Why Peace 1.0 Blocks The Deck Ads ➝

Marco Arment on whitelisting good ads by default in Peace:

In Ghostery’s desktop-browser plugins, users can selectively disable individual rules, so you could, for example, whitelist The Deck if you find their ads acceptable. Peace 1.0 doesn’t offer this level of granularity — you can whitelist individual publisher sites, like Marco.org, but not ad rules across all sites. That wasn’t an opinionated decision — it was simply cut for 1.0 to ship in time, and I’ll likely add it in the first update.

Whether such “good” ads should be unblocked by default is worth considering. In the past, ad-blockers’ attempts to classify “acceptable” ads have been problematic, to say the least. I don’t know if that can be done well, but I’d consider it if it could.

I hope Marco makes an effort to find a way to whitelist the good guys by default — he’s a very smart developer, if anyone can do it, I expect he could. In my eyes, the primary reason for installing an ad blocker is to improve the browsing experience, not to punish publishers who are trying to make an honest living. That is, unless those ads eat up outrageous amounts of bandwidth, kill battery life, and get in the way of content.

The Deck doesn’t do any of these offensive things and instead simply hangs out on the side of many of my favorite sites’ webpages while displaying tasteful and respectful ads — I think most reasonable internet users would consider them one of the “good guys.” But I can see why Marco shied away from whitelisting The Deck out of the gate. He would be leaving himself open to criticism for favoring The Deck in his very popular ad blocker while running a site that generates revenue from the same ad network.

As for future versions of Peace giving users the ability to decide what ad networks are acceptable, that’s a big step in the right direction. And at the very least, I hope the app encourages users to allow ads from networks like The Deck and Carbon Ads.

I’m beginning to feel a bit more hopeful about this “cause.” John Gruber proclaimed that ad blockers should display The Deck ads by default, Marco is open to the idea of doing so in Peace, and the developer behind Purify plans on adding it in the 1.1 update. Maybe publishers won’t have to uproot their entire business model and can just start displaying more respectful ads — writers will be able to continue making a living and readers will be able to browse the web without being bombarded with junk.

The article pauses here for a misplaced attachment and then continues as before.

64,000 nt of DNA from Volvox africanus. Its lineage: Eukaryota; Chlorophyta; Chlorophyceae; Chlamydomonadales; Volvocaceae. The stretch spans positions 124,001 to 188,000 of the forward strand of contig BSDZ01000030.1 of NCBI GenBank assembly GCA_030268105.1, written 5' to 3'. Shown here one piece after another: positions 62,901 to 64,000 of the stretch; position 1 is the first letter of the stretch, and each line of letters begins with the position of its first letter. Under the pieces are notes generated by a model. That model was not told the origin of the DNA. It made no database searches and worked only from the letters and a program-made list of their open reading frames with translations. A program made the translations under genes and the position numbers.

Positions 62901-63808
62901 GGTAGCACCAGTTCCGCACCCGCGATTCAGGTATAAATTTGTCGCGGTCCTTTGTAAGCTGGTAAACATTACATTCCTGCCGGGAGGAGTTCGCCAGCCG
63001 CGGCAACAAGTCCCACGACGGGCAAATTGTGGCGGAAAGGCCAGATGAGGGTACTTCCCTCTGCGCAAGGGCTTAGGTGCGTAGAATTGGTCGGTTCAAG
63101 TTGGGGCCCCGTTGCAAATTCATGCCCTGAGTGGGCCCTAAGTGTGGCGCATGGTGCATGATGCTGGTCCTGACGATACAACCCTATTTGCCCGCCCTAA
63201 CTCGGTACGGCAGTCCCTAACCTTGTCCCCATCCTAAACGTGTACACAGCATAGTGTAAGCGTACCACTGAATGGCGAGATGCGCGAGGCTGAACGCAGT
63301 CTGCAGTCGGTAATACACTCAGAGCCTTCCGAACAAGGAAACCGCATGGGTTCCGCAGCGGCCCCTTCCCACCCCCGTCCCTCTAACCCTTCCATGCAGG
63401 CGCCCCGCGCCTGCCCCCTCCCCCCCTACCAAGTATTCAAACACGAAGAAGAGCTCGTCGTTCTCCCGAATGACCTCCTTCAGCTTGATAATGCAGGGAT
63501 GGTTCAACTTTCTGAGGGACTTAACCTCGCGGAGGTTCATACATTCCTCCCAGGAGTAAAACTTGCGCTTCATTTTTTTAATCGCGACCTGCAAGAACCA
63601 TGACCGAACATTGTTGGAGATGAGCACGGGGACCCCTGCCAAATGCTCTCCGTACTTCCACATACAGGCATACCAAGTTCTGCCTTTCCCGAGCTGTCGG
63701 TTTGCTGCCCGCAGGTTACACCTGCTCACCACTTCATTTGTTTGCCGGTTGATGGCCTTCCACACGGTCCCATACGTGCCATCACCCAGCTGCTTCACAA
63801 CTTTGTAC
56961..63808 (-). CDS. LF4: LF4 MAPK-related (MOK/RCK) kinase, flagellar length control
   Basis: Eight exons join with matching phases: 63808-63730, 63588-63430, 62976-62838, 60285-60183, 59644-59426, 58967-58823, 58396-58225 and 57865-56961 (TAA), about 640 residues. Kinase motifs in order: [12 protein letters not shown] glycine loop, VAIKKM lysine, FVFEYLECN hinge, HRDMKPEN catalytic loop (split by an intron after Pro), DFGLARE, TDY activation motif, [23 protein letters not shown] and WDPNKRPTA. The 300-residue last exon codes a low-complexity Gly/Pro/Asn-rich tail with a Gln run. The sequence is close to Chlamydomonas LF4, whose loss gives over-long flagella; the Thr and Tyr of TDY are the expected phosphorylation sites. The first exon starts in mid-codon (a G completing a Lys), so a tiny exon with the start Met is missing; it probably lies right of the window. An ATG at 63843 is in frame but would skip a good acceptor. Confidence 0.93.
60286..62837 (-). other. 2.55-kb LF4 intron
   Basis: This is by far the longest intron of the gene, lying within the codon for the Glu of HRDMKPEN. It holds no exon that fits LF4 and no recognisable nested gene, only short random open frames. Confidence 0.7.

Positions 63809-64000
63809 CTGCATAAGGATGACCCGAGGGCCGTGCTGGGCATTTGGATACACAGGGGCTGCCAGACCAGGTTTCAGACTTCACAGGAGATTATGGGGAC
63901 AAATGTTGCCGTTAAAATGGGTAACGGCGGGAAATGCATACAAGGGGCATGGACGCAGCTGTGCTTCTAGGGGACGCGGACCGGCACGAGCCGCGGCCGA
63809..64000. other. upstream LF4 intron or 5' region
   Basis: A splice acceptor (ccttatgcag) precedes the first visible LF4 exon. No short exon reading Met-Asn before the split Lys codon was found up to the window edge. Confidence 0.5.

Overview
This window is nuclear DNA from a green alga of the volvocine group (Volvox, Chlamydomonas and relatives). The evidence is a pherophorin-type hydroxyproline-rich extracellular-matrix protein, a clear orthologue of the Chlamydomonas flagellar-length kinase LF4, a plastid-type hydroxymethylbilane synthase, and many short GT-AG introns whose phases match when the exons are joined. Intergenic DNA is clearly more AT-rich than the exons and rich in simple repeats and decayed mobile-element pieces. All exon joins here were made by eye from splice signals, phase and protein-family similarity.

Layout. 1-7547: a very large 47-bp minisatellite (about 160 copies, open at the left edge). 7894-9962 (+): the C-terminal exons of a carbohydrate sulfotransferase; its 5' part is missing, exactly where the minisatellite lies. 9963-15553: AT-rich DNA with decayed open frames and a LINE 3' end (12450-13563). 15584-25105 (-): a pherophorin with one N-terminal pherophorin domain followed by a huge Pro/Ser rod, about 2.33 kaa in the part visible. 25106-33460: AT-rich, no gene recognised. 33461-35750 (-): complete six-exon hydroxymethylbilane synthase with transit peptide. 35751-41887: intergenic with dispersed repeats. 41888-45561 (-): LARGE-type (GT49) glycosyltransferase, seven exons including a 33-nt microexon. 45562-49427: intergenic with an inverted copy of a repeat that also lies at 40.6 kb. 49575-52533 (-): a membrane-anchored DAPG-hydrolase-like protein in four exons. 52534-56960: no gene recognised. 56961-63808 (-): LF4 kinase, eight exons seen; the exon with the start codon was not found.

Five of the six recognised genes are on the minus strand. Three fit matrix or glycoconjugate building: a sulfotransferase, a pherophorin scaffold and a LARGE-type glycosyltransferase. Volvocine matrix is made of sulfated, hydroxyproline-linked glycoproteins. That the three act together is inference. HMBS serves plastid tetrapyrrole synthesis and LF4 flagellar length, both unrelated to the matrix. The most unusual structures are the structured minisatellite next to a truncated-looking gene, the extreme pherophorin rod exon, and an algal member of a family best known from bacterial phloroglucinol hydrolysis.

Update: Marco has pulled Peace from the App Store. He’s also published an explanation as to why he made the decision on his weblog:

Peace required that all ads be treated the same — all-or-nothing enforcement for decisions that aren’t black and white. This approach is too blunt, and Ghostery and I have both decided that it doesn’t serve our goals or beliefs well enough. If we’re going to effect positive change overall, a more nuanced, complex approach is required than what I can bring in a simple iOS app.

I completely understand where he’s coming from. I’ve never used ad blockers until earlier this week because I’ve always felt that online publishers should be able to earn a living through advertising. I’ve installed and tested several ad blockers over the past five days, but I haven’t felt comfortable about it.

That uneasy feeling I’ve had is what sparked my interest in the conversation and why I’ve come to the conclusions that I have — ad blockers should whitelist networks like The Deck and Carbon Ads by default and only block ads if there are more than three on a single page. But that’s based on my level of tolerance and interests in ensuring that folks who publish on the web are able to make money doing so. It’s going to be different for everyone and I agree with Marco that a much more nuanced, complex approach to the situation is required.

I wholeheartedly respect Marco for making a decision like this. He’s leaving a lot of money on the table and many of us wouldn’t have been able to do the same. I hope that the developers behind other content blockers take notice and think deeply about whether or not a blanket, all-or-nothing approach to ad blocking is really best for everyone.